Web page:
Staying sane in special needs parenting: Finding 15 minutes a day to be “just me”

When your family includes a member with special needs or disabilities, there is so little time for you, the parent carer. Almost none.

Of course, parenting all young children can be relentless, but in my experience it’s much more difficult to get a break, some help or a babysitter when your kids have additional needs. For example, if you’re ill, as I am at the moment, it can be virtually impossible to find someone else to take over at a moment’s notice. I’ve still had to keep up my parental duties and then some.  These include all the normal tasks of motherhood such as cooking and eating tea, reading books to my son and helping him get changed after school, hunting for school letters and of course, bath-time.

But on top of this, I need to give Monty an extra hand with his personal care, offering constant reassurance for his fears and phobias and keeping eyes and ears open to head off any potential meltdown. Simultaneously, I’m trying to keep the poor long-suffering family dog safe as well as Monty has lots of sensory needs and for some reason only sucking the dog’s ears will do.


Even though I may feel frazzled, I have learned that I mustn’t show it, because Monty is extremely sensitive to changes in my tone of voice or my facial expression. If he picks up an exasperated tone of voice or a frown on my face he immediately becomes hyper-anxious. This is something I’ve been noticing more and more over time and the effect on his behaviour can be heartbreaking to watch. It makes me very vigilant about what I say and how I say it - but this is very demanding and tiring too.

So I started to think about how to maintain a level of positivity and sanity to make sure that even the really difficult days have something rewarding in them.  Today, for me, that means an early night, albeit with Monty lying next to me, chatting nineteen to the dozen.  But the result is I have eventually managed to have some extra time lying down to look after myself, which may help me shake off  this virus.

Finding easy ways look after myself every day

This year, I’ve been trying really hard to think about my own mental and physical health. In January I started the ‘Couch potato to 5K’ Challenge. I don’t expect to manage the whole 5K in nine weeks but this is not about success or failure, it’s about finding something of my own.

And I’ve stuck at it, rain or shine. I’ve jogged in the dark when it’s been pouring with rain, something I NEVER thought I would do and I do feel much better for it.   I now choose to go for a jog four or fives times a week and have become a bit addicted. It’s done wonders for my general outlook  on life, it’s free and I have even shed a few pounds - so a win-win all round.

My tips for grabbing some glorious guilt-free time

Now spring is here, bringing with it the lighter evenings, how can you bank a bit of glorious guilt-free time that will help you keep on keeping on?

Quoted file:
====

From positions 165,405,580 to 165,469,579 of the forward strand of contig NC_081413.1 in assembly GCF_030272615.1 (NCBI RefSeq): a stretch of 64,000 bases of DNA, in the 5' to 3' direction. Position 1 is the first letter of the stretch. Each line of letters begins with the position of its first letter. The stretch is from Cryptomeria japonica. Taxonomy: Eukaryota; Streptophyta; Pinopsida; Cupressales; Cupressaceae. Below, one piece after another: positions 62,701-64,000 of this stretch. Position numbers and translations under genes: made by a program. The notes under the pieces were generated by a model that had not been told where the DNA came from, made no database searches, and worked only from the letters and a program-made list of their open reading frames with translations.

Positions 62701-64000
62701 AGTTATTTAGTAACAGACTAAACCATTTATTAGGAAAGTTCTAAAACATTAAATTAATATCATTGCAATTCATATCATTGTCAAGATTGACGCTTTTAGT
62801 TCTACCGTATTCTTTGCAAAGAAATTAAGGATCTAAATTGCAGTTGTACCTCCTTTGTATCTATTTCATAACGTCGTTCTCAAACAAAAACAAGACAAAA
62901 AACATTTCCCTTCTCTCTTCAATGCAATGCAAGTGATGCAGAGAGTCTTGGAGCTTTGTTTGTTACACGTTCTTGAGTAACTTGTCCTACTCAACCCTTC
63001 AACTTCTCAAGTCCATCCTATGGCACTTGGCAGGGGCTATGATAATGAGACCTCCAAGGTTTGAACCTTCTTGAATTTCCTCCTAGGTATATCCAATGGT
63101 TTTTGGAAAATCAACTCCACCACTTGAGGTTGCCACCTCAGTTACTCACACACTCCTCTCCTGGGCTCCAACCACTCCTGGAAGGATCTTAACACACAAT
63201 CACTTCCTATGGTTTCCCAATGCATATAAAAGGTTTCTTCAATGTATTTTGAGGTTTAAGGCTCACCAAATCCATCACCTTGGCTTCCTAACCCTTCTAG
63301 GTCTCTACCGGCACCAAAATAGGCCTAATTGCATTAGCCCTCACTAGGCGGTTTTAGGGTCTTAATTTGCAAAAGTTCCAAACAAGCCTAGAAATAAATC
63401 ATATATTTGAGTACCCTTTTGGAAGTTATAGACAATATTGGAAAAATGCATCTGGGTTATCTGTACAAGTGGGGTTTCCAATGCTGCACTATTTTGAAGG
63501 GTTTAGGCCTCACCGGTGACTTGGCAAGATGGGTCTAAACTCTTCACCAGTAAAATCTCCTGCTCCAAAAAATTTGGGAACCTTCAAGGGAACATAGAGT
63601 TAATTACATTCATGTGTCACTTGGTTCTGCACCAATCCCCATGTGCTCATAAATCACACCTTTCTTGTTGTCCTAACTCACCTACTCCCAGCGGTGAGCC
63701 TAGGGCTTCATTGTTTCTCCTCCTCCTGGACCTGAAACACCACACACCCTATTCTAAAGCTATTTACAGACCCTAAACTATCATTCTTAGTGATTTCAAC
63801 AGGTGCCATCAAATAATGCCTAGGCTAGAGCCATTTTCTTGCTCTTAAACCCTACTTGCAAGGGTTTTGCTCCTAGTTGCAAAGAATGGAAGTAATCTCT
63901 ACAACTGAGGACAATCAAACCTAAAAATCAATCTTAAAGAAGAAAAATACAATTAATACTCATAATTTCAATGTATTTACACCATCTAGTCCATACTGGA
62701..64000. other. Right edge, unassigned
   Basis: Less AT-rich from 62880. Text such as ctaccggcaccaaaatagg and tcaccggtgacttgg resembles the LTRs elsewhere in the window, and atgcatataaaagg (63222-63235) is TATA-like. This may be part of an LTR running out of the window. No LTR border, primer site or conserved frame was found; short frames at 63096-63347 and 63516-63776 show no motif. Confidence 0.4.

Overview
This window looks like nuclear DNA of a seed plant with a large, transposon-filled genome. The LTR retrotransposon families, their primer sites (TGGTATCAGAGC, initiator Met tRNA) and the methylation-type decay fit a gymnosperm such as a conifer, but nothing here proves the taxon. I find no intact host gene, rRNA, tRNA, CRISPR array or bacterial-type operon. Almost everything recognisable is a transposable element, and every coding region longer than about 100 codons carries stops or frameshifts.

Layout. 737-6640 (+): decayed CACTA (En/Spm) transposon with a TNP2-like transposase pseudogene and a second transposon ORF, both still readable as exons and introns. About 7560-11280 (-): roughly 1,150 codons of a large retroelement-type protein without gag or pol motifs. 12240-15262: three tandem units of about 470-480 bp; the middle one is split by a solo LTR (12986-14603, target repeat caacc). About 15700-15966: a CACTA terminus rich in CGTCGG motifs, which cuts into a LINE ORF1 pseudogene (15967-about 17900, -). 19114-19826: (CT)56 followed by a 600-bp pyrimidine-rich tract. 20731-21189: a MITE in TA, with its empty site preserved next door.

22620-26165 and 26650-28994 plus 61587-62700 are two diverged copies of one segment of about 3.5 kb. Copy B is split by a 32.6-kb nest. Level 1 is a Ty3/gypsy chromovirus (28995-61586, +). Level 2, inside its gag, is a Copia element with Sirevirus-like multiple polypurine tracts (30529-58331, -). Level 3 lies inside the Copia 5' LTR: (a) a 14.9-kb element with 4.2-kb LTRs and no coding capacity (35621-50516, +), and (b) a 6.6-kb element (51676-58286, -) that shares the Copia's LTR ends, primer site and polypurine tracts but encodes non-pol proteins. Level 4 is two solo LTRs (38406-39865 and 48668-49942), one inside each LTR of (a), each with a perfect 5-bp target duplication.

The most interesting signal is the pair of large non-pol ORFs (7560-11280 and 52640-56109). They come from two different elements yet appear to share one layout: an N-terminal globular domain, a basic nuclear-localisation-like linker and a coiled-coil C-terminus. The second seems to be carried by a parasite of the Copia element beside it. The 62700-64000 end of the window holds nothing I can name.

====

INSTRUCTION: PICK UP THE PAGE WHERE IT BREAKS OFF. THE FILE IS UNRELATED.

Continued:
For me, it’s things like getting out in the fresh air - even just to walk the dog. If I have an hour I might on occasion go for a 30 minute swim or with 15 minutes, I can try a very small garden project, such as planting up a pot with seeds. If my partner is here or the boys are in bed, I might run a hot bath and take a book to read (not an ebook reader!) Or at the very least, just 15 minutes to put my feet up on the sofa and acknowledge to myself that this quarter of an hour is ‘ME’ time. (TIP: set your phone alarm, just in case!)

Angela's pots

We’re all different, so whatever it is that puts a smile on your face, make a plan to fit it in to your day wherever and whenever possible.

Life as special needs parents or carers can quite often be demoralising, exhausting, repetitive and frustrating. It can also be rewarding, inspiring and stir up many other emotions - which is why self-care is a crucial element of being able to keep going.

Never forget to acknowledge your own hugely positive contribution to your young person’s life, because then you will realise how important it is to look after yourself. After all, if you don’t care for yourself, you can’t look after anyone else.

I am finding that for me, anything I consciously do JUST for me almost certainly boosts a few feel-good endorphins. When my time is so limited, creating small manageable projects that take 15 or so minutes a day is really worth it.

I’ve realised that although I’m a Mum and carer, I’m still a woman in my own right and I’m trying really hard to sometimes just be Angela.

Angela Kelly
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  1. Yes this is so true; we are so busy looking after the special needs child in the family that we forget to look after ourselves. Especially in the early years. After having my daughter, her needs were so all encompassing, that by the time I surfaced for air, several years had gone by, I had aged a little, put on weight, had lost my sense of humour and all spontinaety, and hadnt read a book in years! My self esteem plummeted and It was a long painful journey to regain it, something Im still working on. What you say is sound advice; I wish someone had given me that advice years ago!

  2. Helen Jervis

    This is a fantastic piece, Angela! Such an important issue for all parents, but especially those who have children with SEN. Not least because the likelihood is for many of us in this “club” that we may well be caring for our children for much longer than the generally expected 18 years!

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